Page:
The Gospel: Luke 7.1-10.
St Clement has been trying for some time to discern what the Lord’s vision for our church is. A vision committee has been appointed and has met, meditated, studied, prayed and sought the input of the parish. One of the main elements of the vision that has emerged is “discipleship”– that every member of the church should be engaged in discipleship. To be a disciple means to be a learner. Jesus, as He was about to depart from the earth to return to the Father, said, “All authority has been given to Me in heaven and on earth. Go therefore and make disciples of all the nations, baptizing them in the name of the Father, and of the Son and of the Holy Spirit, teaching them to observe all things that I have commanded you; and lo, I am with you always even to the end of the ages.” (Mt 28.18-20). Discipleship is learning the teachings of Jesus. As we enter the long ;season of Pentecost, I am going to focus on the teachings of Jesus in the gospel selections in the Lectionary rather than the Old Testament, Psalm, and Epistle, and trust to the Holy Spirit to reveal what Jesus wants us to learn. We may look from time to time at the Epistle also, but mainly we will focus on the gospel. At present we are in year C of the Lectionary which is in the gospel of Luke chapter 7, verses 1-10 for this coming Sunday in which Jesus, entering Capernaum, is asked by some friends of a centurion to heal has slave who is very ill. Jesus sets out to go to the centurion’s house, but the centurion said he did not need to come; all He needed to do was give the order and he knew it would done. Jesus marveled at the faith of this Gentile. When the centurion’s people returned home, they found the slave healed. This is one of many examples of Jesus’ sovereign and divine power. It is one of many actions Jesus took to help Gentiles, foretelling the coming of the gospel to the Gentiles through Paul. As disciples we need to see the power Jesus had (and has). We need to reflect deeply on who Jesus was (and is). He was the second Person of the three-Personed Godhead who at the command of the Father became incarnate, i.e., took on the flesh of a human being, and lived as fully God and fully Man to reveal God to mankind. His mission was to restore the loving relationship between God and man, and as we meditate prayerfully on His life and come to know Him as our Lord and Savior, we can receive the Holy Spirit to dwell in us to give us faith and justify us before God. Do we recognize Jesus for who He is? Do we think of Him as the wisest, smartest, most knowledgeable Person in the whole world? Do we trust Him and want to follow Him and obey His teachings? Do we want to set aside time daily to be with Him in prayer to allow Him to shape us and transform us to be like Him? This is what Christianity is all about, and it is what discipleship is all about. It may be that our understanding of God–Father, Son, and Holy Spirit–is too small. God is Spirit and is everywhere, among us and within us and is the Sovereign Lord who is omniscient, omnipotent, and omnipresent, and “who works all things according to the counsel of His will” (Eph 1.11). Our purpose is to glorify Him, and His purpose is to restore us to a loving relationship with Him. This was His whole purpose in calling Abram out of Ur and choosing a family from the Patriarchs, culminating at last in Jesus to fulfill all the prophecies of the Hebrew Scriptures.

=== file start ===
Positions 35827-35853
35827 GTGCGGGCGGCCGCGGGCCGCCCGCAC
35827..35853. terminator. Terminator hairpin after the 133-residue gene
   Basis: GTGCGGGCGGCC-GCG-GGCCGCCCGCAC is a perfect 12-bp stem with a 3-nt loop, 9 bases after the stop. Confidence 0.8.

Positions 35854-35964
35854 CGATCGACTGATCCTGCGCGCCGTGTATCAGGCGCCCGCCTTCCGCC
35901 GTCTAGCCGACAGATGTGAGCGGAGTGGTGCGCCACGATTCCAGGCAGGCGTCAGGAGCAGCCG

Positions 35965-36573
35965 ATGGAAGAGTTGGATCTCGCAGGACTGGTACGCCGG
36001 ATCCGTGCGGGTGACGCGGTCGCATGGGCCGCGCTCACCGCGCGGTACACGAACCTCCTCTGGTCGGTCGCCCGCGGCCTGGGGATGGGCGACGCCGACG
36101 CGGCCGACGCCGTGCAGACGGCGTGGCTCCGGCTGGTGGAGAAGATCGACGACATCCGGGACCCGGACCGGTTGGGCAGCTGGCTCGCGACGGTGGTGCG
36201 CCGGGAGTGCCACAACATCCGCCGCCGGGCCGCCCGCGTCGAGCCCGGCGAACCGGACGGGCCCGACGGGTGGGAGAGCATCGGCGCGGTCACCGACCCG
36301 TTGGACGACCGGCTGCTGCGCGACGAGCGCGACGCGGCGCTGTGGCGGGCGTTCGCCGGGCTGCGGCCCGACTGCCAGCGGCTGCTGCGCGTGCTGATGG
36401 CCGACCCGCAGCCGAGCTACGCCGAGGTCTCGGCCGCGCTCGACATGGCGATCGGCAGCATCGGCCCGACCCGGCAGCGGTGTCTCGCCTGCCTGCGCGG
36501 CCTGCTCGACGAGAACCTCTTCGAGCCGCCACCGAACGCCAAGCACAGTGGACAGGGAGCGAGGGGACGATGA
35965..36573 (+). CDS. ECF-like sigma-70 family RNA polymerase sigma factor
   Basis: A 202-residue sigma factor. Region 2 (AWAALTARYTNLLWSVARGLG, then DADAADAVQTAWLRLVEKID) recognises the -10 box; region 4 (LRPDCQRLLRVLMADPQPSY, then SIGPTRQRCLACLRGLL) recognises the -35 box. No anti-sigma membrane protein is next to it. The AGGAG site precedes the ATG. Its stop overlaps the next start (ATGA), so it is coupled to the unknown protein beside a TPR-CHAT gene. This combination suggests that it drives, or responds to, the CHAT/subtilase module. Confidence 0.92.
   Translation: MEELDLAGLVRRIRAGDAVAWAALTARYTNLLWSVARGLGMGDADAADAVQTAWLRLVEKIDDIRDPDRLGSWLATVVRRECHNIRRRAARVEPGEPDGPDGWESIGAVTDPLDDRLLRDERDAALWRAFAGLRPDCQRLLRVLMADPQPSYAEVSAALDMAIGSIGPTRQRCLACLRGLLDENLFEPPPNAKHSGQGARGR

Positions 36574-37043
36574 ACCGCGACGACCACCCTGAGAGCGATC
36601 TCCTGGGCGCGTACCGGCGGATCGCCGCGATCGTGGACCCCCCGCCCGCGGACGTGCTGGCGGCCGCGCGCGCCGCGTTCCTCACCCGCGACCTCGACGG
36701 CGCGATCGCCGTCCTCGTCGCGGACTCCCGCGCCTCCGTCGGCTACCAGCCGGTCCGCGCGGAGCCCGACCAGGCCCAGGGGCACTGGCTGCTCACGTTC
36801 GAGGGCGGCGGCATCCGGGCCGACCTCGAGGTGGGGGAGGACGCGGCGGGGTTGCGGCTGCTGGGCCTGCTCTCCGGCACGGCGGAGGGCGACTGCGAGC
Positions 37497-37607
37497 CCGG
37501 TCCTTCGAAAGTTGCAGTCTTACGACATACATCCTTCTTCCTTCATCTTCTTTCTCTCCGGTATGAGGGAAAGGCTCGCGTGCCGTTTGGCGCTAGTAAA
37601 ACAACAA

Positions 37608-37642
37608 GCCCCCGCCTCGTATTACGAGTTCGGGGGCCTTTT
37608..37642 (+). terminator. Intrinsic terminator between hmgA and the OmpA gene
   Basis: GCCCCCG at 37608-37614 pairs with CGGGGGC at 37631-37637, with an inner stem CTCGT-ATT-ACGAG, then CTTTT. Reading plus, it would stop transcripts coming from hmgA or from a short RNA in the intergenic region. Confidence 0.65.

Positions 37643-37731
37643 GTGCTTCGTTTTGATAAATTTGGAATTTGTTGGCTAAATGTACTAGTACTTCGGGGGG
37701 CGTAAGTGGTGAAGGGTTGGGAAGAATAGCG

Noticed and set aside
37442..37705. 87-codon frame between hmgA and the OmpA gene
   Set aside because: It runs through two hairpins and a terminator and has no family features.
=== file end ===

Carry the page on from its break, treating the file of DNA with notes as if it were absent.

Memory Verse: In the beginning was the Word, and the Word was with God, and the Word was God…And the Word became flesh and dwelt among us, and we beheld His glory, the glory as of the only Son of the Father, full of grace and truth (John 1.1, 14).